• Evaluate regularly, our contributions as well as the outcomes and impacts that have been achieved
Strategies and procedures

Our community initiatives focus on four pillars: Environment, Education and Development, Community Wellbeing and Arts and Culture. These are aligned with some of the United Nations Sustainable Development Goals (SDGs), especially SDG4 Quality Education which aims to ensure inclusive and equitable quality education and promote lifelong learning opportunities for all.

Monitoring and follow-up

To better evaluate the social impact of our community initiatives, we have commissioned a benchmarking study of different socio-economic impact measurement tools so that we can identify the most suitable means to evaluate the effectiveness of our contribution in the community and make recommendations for the next step.

A standardised online reporting system was launched in 2016 to improve the integrity of our community-related data across the Group. Information on community initiatives programmes collected includes the theme, partner, spending, beneficiary, volunteer hours and impact. The establishment of the system has enhanced the overall effectiveness and efficiency in reviewing and reporting our community initiatives.

We also conduct surveys to help us understand how well our engagement and social investment activities align with our communities’ expectations. In Hong Kong, we conduct a public perception survey every year to understand the public’s view on various aspects of the electricity industry as well as the performance of CLP Power Hong Kong. Similarly, since 2014, EnergyAustralia has undertaken community perception surveys to better understand the needs and interests of local stakeholders and communities in which we operate.

Community relations

Managing our effects on community – All our power plants have a potential to impact local communities, in both positive and negative ways. We try to mitigate any concerns through the following measures:

  • Communicating with local governments to explain the nature of the project before construction starts and obtain their help in liaising with local people;
  • Following all applicable laws and regulations regarding land acquisition and environmental impact; 
  • Providing employment opportunities where possible;
  • Contributing to local services such as schools or hospitals; and
  • Offering to receive local people and school children at the plant and explain what we do.

CLP abides by established government regulations on provisions for people who are resettled by government for the purpose of building power stations. While resettlement and compensation are often undertaken by government entities, CLP assumes an active role in the stakeholder consultation process. On the rare occasion, where displacing or negatively impacting existing local communities or indigenous people is inevitable, we would take care to respect them and make every effort not to violate their rights.

Monitoring and follow-up

Grievance channels – Most markets have regulatory bodies which have formal grievance channels for specific issues, such as the local environmental protection department or agency for environmental-related issues or consumer or energy regulator for customer-related issues. We have a wide range of open/public engagement channels through which we can receive any, concerns, interests or feedback at any time during the year. General complaints against the company are handled by relevant departments in consultation with our Public Affairs team who work with the relevant colleagues to resolve the issue at hand. Such feedback is then taken as a consideration and incorporation in operation improvement.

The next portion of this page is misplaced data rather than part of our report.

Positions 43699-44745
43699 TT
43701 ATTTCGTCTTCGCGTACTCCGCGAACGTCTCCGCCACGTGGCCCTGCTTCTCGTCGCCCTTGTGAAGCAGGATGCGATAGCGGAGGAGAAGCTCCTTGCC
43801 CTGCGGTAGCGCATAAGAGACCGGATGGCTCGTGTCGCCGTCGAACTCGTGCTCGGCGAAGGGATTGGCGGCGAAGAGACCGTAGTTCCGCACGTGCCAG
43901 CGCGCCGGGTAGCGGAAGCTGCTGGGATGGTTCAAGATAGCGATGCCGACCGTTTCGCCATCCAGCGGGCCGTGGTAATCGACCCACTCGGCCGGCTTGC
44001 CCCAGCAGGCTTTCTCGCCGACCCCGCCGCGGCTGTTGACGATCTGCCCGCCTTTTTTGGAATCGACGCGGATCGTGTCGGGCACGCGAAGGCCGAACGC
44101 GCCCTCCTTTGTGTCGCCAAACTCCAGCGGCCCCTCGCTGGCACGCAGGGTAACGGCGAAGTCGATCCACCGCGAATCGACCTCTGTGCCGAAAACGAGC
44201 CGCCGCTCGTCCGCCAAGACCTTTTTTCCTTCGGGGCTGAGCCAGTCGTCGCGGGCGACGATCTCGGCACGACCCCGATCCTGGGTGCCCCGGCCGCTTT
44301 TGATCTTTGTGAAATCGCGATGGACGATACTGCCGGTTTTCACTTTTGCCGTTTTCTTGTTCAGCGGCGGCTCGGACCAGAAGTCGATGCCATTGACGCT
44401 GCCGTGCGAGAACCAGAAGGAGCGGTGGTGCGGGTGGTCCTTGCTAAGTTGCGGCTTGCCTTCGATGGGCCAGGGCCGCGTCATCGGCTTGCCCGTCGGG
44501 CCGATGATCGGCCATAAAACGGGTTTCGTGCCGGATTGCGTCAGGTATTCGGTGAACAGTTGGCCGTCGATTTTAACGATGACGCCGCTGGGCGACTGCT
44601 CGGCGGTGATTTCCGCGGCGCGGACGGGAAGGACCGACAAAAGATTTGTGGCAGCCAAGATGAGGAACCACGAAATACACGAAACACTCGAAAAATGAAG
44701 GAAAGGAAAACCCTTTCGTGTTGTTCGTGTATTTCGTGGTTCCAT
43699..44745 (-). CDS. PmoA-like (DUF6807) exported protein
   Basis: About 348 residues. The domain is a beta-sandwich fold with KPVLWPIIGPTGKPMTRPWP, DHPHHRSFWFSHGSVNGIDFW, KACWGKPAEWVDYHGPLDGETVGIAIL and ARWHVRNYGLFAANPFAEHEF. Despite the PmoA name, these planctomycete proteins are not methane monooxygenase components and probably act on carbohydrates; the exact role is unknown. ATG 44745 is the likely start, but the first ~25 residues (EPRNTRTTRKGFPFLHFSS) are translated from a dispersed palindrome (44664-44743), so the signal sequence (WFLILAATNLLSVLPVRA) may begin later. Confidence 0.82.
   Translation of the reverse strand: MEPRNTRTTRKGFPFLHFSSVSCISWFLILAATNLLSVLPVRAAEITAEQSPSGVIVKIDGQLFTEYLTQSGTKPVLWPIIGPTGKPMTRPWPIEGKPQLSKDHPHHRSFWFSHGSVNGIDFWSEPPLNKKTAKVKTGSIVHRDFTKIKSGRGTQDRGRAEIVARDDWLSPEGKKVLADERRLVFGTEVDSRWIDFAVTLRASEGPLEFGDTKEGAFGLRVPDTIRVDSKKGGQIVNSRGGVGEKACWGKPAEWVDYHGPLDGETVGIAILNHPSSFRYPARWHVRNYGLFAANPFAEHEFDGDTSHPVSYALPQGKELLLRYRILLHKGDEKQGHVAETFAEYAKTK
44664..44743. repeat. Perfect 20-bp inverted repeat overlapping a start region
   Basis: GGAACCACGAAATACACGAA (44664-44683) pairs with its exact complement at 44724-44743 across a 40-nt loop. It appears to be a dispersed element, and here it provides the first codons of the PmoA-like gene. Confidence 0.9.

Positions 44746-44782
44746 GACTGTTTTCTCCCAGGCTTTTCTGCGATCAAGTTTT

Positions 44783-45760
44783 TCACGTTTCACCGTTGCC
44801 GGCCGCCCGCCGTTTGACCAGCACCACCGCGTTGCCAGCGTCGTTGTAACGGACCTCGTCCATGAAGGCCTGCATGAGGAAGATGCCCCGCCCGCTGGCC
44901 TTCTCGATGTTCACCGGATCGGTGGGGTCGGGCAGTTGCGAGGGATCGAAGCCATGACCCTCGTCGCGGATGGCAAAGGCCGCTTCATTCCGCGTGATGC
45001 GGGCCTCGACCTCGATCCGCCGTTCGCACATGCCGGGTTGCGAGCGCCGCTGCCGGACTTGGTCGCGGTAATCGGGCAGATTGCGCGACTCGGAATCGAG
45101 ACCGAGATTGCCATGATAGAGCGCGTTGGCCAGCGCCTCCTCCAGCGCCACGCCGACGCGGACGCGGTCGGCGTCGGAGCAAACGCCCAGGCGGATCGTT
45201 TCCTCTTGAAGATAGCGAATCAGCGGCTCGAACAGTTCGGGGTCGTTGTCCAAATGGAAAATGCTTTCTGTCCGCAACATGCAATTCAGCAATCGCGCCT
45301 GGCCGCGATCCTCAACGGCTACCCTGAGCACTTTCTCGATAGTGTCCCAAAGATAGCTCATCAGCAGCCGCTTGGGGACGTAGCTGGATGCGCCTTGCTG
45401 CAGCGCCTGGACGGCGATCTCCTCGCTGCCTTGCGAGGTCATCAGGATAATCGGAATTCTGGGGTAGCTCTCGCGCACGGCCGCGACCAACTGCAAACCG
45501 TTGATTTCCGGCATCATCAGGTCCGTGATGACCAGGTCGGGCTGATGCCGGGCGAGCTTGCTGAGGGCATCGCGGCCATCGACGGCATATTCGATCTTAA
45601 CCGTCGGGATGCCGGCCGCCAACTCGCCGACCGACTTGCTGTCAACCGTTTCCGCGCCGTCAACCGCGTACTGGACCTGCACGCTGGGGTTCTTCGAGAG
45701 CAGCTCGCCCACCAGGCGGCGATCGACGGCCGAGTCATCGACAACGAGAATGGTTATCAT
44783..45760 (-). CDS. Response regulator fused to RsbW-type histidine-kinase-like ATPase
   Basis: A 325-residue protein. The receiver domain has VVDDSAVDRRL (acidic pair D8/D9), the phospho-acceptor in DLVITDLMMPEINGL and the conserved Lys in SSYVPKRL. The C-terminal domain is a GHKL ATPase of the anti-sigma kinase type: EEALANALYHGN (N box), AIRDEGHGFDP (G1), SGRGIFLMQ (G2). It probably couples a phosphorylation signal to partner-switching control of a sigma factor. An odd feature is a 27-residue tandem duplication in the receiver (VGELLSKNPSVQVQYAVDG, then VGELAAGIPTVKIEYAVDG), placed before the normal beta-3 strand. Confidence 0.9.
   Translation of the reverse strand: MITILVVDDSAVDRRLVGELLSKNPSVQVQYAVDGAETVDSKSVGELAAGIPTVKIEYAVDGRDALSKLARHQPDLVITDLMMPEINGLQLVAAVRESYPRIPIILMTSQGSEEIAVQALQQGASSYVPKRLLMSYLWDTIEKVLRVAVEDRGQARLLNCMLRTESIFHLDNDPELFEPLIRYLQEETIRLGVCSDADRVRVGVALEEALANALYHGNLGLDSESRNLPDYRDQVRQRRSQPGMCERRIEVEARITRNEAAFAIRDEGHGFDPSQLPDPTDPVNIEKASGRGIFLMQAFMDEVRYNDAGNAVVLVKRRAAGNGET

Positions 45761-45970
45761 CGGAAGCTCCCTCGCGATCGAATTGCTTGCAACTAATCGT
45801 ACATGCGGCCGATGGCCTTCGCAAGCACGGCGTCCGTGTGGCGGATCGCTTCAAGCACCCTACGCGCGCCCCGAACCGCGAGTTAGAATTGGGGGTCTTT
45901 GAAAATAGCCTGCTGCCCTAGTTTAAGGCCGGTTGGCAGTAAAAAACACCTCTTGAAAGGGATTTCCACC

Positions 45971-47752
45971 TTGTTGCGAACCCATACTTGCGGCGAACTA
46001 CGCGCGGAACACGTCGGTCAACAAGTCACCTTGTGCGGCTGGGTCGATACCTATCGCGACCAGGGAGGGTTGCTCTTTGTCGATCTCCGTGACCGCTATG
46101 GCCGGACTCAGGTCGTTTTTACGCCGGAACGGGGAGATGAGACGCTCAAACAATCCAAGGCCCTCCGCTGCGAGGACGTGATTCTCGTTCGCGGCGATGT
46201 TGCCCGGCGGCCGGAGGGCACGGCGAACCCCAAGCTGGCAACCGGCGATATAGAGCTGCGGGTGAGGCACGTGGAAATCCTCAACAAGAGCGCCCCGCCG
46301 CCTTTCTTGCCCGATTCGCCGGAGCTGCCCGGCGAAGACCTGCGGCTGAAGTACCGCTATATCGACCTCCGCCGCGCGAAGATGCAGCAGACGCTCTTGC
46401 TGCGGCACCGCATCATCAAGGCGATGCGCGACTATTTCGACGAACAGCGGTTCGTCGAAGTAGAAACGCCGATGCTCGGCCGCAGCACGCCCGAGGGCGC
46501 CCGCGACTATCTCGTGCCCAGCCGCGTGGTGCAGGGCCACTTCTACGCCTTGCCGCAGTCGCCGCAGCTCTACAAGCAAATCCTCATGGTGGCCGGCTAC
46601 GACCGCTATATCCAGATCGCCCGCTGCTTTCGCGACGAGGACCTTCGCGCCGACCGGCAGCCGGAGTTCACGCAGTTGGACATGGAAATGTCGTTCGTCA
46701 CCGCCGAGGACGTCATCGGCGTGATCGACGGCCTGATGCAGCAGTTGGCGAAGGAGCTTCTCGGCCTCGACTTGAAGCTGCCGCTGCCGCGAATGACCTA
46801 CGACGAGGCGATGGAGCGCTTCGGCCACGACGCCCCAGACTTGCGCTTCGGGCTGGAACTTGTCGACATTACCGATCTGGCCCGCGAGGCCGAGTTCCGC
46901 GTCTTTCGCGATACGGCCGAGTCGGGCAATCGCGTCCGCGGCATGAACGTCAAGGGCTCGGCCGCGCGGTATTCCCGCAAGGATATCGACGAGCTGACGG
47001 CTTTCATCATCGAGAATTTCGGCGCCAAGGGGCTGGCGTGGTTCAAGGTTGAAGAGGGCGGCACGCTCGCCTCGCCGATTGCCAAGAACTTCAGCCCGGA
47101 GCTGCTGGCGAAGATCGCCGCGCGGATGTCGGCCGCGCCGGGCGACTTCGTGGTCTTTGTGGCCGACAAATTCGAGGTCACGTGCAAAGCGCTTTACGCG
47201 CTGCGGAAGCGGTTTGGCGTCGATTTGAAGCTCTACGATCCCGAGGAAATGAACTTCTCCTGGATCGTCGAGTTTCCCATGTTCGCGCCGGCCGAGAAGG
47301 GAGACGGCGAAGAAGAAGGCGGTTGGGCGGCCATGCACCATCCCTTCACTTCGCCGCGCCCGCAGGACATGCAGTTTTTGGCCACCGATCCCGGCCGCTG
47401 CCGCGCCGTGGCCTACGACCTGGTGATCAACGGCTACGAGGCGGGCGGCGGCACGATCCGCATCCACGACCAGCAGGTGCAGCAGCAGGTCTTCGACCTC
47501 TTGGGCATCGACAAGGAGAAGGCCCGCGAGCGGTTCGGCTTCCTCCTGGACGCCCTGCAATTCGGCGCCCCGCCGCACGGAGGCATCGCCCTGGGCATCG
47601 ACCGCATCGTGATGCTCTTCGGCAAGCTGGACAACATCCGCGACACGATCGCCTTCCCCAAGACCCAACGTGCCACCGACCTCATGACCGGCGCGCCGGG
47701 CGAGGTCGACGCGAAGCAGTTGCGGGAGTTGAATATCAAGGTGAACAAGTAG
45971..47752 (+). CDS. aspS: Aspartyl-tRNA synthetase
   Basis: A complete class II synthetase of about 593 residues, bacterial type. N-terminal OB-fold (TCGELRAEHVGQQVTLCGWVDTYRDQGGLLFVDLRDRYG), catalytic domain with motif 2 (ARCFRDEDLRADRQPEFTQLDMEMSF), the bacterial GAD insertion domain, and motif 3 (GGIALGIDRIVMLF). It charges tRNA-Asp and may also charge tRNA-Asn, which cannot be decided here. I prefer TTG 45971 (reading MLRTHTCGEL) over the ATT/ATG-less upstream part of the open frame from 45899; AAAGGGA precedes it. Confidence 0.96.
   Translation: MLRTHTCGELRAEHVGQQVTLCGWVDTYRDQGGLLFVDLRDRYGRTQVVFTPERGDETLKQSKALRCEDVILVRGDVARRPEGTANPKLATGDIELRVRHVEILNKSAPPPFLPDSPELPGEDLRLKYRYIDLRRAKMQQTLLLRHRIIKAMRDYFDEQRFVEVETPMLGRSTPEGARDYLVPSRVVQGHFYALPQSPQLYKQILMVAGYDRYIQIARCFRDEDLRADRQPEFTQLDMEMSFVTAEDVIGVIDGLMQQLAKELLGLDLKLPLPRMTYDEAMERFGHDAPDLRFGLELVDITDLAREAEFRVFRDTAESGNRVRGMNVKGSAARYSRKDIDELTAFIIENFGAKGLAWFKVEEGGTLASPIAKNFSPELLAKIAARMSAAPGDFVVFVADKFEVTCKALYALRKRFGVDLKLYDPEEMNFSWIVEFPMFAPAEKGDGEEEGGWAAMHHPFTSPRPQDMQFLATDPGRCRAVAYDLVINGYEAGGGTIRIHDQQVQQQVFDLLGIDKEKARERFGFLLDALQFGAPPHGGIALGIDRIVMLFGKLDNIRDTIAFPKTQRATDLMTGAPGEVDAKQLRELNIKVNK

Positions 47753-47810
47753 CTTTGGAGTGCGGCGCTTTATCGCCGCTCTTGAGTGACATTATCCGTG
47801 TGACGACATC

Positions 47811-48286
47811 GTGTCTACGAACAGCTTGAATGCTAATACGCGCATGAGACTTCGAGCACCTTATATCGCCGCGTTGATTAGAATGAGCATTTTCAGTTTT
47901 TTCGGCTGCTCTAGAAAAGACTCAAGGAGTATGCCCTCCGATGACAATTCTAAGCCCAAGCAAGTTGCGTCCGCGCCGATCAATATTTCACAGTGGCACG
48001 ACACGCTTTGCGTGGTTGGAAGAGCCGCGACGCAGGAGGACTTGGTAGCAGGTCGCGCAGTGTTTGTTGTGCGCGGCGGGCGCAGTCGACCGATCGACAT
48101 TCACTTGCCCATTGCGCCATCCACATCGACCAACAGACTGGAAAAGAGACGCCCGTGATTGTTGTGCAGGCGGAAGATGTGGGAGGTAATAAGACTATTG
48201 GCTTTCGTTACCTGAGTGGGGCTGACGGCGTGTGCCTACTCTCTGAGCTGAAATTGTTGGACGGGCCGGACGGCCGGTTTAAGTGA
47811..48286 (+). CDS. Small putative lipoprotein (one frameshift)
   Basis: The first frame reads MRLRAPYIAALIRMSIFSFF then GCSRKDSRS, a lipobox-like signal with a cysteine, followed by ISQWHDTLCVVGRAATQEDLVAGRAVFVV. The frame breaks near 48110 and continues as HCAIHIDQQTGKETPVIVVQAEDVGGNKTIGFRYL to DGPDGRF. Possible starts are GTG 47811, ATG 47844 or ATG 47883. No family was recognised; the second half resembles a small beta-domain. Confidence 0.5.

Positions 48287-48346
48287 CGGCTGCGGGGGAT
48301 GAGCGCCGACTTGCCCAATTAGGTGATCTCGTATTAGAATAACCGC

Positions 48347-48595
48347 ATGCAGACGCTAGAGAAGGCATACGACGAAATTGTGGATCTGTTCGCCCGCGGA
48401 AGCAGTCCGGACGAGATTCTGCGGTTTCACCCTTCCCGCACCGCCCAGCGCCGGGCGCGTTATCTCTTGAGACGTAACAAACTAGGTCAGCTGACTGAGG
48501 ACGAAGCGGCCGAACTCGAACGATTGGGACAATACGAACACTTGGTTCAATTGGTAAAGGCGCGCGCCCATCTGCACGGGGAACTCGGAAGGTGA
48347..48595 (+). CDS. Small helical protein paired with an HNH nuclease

Most Material Topic : Public Policy

Public policy positions

Our industry is heavily regulated so policies and laws are naturally a major influence on our business. Participation in public policy discussions enables us to stay ahead of such developments and can inform our strategic decision-making, as well as support policymakers shape sound policies that balance the often conflicting stakeholder expectations on the economic, social and environmental dimensions of energy.

In our Value Framework, we are committed to contributing to the development of sound government policies and laws that balance the social, economic and environmental needs and support the long-term development of the communities we serve.

Strategies and procedures

It is our policy to remain politically neutral and to avoid making political contributions. For public policy developments which apply to the electricity industry, we take public policy positions and participate in the discussions. We feel that in bringing our industry expertise to the table, we can add value to the discussion on how best to structure rules for our industry going forward, as both technology and public demand for our product evolves.

Our responses to public policy consultations as well as our key company positions, such as on climate change, are all published and accessible on our company websites.

Customer engagement channels

In order to gauge the performance of our retail businesses, we ask our customers how we are doing via customer satisfaction surveys that we conduct on a regular basis. In addition to gauging the performance of our retail business based on satisfaction, we also assess our performance based on the number of customer enquiries and complaints.

Hong Kong